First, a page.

So Microsoft have announced that there will, after all, be a Platform Developers Conference this year. It will however, be an austerity PDC, chopped down to two days, held on Microsoft’s campus rather than in a big conference city, and with a much narrower focus. This is billed to be a Cloud Conference. And I think I know what Mr Steve “Developers, Developers, Developers” Balmer is going to be announcing.
Think about what Microsoft have revealed over the last couple of weeks:
- WebMatrix, a new streamlined IDE aimed at enthusiasts wanting to produce web applications. And skipping hand-in-hand with WebMatrix comes Razor, a new syntax for creating web views.
- SQL Server Compact Edition 4, a new version of the embeddable, in-process edition of SQL Server that has been enabled to run inside ASP.Net
- IIS Express, a version of IIS 7.5 with full support for the new IIS Integrated pipeline, SSL, etc. but capable of running in a locked down environment with no admin privileges.
Then there are the rumours about KittyHawk, a tool aimed a tech-savvy business users wanting to produce Silverlight applications without any coding.
Add all this up, and what do you get? Hundreds of enthusiasts with shiny new web applications, eager to share them with the world – but not wanting to go through the pain of ftp-ing their creation to a web host.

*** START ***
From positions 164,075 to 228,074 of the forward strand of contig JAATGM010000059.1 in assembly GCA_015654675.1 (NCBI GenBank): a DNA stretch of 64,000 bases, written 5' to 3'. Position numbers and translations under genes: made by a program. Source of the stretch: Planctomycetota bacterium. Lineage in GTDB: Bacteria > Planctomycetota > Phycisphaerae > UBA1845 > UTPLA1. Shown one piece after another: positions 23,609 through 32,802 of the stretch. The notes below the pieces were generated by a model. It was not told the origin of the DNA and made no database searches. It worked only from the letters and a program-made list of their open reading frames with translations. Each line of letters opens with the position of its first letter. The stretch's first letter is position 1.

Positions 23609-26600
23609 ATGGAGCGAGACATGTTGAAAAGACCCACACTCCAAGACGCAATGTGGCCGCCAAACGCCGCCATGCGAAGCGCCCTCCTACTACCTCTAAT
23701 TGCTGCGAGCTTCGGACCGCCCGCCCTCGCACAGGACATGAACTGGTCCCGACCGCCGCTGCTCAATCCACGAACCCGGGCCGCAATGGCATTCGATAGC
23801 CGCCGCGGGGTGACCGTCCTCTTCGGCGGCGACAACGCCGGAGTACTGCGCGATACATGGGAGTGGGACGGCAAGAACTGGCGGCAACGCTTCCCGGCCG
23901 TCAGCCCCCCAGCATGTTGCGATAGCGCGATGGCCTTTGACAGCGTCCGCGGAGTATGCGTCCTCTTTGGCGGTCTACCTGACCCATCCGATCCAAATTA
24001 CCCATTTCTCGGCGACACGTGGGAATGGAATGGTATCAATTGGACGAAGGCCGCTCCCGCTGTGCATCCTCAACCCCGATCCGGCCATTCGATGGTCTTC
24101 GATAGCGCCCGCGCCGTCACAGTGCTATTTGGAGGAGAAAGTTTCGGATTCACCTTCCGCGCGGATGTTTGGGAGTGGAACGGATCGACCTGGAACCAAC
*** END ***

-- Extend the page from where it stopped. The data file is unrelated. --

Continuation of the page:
Hence my prediction: At PDC 2010 Microsoft will announce free hosting for enthusiast-scale web applications within Windows Azure. And they’ll throw in tools to publish web applications from WebMatrix and Visual Studio Express to Azure at the click of a button.
Take a look at the top two feature requests on mygreatwindowsazureidea.com (the official feature request list for Windows Azure): Make it less expensive to run my very small service on Windows Azure and Continue Azure offering free for Developers. Microsoft seem pretty serious about addressing issues on such lists just recently.
Google have a head-start in this arena: they’ve been offering this kind of free hosting in their AppEngine for years. But with their Visual Studio tooling, I think Microsoft could clean up.